Episode Reviews (2)
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Carmela falls for Mr. Wexler (A.J.'s guidance counselor) and has wild with him, I Hope Tony Doesn't Find Out! Tony B. finds some mysterious money and decides to use it to help him with his massage parlor. He partners up with his Korean laundry boss, a
The worst episode of the season so far. The problem with this episode is it feels more like a soap opera about a lonely soon-to-be divorcee and her love affair with her son’s guidance counselor, then an episode of my favorite show. The only shocking moment is when Carmela has with him, which probably marks the only man she’s had with besides “Mr. Mob Boss” to quote Meadow Soprano in response to her father. The only pay off we get from this wannabe episode of “Days of Our Lives”, is detailed information on Tony B. and the fact he is going to be a part of the Mafia now. Also, that scene with Tony B. beating up that old Korean man was exhilarating. A well choreographed fight sequence by veteran director, Peter Bogdanovich. In the end the episode isn't poorly written, it's just so out of character for The Sopranos. They have these episodes every once in a blue moon, and I think it's just a bad choice in plot points. Oh, well, I hope next week's is much better.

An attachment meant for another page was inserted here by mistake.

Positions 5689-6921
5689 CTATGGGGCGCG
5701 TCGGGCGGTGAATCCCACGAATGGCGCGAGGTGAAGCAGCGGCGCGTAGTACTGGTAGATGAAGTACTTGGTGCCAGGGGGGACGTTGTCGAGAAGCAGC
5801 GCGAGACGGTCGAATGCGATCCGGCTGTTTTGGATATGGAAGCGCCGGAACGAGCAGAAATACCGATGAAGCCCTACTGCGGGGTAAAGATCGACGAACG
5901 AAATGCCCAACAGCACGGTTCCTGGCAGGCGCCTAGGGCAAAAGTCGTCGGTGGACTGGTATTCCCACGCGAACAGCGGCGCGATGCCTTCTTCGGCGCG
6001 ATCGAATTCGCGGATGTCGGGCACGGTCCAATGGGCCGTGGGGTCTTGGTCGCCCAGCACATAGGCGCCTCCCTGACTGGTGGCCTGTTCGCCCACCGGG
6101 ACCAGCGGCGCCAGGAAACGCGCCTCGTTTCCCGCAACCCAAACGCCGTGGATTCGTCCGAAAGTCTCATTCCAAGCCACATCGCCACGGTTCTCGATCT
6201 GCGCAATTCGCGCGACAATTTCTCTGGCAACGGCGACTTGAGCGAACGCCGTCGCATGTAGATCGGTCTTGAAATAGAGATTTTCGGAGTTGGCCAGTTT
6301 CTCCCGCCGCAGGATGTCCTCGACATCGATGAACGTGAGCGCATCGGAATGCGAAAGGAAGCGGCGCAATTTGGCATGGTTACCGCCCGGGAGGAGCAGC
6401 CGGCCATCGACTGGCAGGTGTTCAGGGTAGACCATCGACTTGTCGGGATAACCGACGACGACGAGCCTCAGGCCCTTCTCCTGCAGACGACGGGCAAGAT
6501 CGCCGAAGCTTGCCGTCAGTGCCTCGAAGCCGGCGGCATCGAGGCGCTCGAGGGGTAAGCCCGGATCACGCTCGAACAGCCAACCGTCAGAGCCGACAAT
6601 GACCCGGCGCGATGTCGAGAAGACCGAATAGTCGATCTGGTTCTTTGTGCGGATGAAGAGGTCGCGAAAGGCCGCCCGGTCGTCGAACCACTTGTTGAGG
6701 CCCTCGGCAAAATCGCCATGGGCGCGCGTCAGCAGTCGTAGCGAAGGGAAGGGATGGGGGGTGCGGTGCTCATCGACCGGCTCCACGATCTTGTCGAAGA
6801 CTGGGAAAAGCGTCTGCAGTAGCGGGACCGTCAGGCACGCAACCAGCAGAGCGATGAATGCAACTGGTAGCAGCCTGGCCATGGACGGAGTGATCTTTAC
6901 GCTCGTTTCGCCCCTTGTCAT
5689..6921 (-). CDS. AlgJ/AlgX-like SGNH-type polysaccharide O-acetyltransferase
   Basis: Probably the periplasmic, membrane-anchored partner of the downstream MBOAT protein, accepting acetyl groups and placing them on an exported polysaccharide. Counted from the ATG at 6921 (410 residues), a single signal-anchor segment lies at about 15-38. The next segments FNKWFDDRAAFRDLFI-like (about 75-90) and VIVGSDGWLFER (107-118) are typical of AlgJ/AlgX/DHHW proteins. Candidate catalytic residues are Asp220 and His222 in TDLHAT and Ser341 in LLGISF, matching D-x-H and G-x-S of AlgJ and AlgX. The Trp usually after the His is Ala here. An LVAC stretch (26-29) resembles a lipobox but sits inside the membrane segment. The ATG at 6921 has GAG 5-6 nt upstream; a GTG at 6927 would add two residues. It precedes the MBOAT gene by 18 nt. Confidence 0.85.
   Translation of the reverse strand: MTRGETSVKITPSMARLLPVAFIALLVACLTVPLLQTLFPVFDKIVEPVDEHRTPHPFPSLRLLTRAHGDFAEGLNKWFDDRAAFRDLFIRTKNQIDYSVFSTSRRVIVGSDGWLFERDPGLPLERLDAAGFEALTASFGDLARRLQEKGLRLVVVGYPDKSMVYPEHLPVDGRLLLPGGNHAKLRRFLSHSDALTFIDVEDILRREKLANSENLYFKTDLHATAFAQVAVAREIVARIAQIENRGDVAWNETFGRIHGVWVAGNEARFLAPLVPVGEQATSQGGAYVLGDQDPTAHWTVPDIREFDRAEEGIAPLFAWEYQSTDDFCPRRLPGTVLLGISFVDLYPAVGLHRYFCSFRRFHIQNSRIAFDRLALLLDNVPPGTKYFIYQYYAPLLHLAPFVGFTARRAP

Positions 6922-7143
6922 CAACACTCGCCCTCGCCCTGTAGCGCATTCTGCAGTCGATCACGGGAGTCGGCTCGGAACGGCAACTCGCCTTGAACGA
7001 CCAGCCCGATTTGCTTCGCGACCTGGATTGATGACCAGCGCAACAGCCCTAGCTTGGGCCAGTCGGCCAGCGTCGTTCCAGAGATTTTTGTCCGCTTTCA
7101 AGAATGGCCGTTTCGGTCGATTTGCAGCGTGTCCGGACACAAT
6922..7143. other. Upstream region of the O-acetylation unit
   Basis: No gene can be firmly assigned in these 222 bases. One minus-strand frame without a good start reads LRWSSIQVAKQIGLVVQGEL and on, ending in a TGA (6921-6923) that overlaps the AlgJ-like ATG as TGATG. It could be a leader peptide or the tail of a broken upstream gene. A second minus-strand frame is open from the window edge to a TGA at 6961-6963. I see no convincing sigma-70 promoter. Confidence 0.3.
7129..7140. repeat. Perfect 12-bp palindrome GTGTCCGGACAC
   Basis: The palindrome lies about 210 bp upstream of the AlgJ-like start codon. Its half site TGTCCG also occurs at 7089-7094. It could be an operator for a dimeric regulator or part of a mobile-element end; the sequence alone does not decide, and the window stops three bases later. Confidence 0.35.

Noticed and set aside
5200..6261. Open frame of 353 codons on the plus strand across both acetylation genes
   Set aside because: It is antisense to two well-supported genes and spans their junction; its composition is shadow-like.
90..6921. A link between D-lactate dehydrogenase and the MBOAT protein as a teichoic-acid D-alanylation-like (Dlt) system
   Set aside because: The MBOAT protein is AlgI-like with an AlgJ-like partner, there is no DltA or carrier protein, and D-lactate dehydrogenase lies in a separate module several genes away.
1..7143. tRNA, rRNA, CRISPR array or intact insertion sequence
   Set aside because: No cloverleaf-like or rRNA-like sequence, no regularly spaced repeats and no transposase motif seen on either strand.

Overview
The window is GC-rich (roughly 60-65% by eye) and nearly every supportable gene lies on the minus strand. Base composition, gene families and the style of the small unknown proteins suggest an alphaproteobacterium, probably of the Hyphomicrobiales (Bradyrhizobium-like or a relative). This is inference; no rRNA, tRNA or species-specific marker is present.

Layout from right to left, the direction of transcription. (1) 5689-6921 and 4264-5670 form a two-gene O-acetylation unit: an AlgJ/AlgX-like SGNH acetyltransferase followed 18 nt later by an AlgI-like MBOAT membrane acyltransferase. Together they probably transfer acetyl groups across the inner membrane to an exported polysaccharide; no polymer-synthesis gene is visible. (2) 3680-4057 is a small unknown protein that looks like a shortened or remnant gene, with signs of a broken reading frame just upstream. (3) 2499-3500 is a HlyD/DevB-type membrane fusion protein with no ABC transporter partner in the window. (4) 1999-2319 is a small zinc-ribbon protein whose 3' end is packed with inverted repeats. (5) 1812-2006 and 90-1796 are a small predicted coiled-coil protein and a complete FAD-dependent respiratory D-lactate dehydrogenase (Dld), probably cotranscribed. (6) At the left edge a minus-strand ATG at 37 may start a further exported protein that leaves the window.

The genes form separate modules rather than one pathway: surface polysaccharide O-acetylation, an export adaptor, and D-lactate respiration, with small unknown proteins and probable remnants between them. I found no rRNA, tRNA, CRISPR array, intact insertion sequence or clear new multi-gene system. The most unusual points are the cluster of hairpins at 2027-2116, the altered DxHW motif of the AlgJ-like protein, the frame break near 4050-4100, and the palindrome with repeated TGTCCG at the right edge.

Overall Grade: B+
Ranking in season: # 13 / 13
Ranking in series: # 61 / 65
A mini-masterpiece of characterization
I don't know if I could disagree with the previous review more. As always, The Sopranos forces us as viewers to get away from our complacency in thinking the show is all violence and bravado. This is a show that's always, at heart, been about the full bewildering humanity of its characters. This season seems to be about the way Tony's mentality manifests itself in the people he influences, and in that, "Sentimental Education" is pivotal for the season, and arguably the most revealing episode ever about who Carmela really is. In her smoldering affair with AJ's principal, there's an unconscious need to manipulate him - she blames his perceptions, but really, she's very much to blame for seizing an opportunity before her and forcing the principal's hand in adjusting AJ's grades. In truth, that's the essence of what draws her to Tony - she can go round after round over her guilt on what Tony's done, but beneath her protesting, she understands and upholds his opportunistic logic. That goes double for Tony B., who barely needs the whiff of the good life to switch teams. His moment of violence against Kim is such a shock because it's completely irrational, a violent outburst of temper from an apple that clearly didn't fall too far from the Soprano family tree.
And just to be thorough here, Bogdanovich may be a "veteran director" in the sense that he's made his share of movies, but he has also only made one good one (The Last Picture Show). If you ask me, it's not that he makes the episode more engaging through his insight into the fight scenes, it's that this show allowed him to make the second best piece of work in his career - his sentimental lens finds its perfect subject in Edie Falco's quietly captivating performance.moreless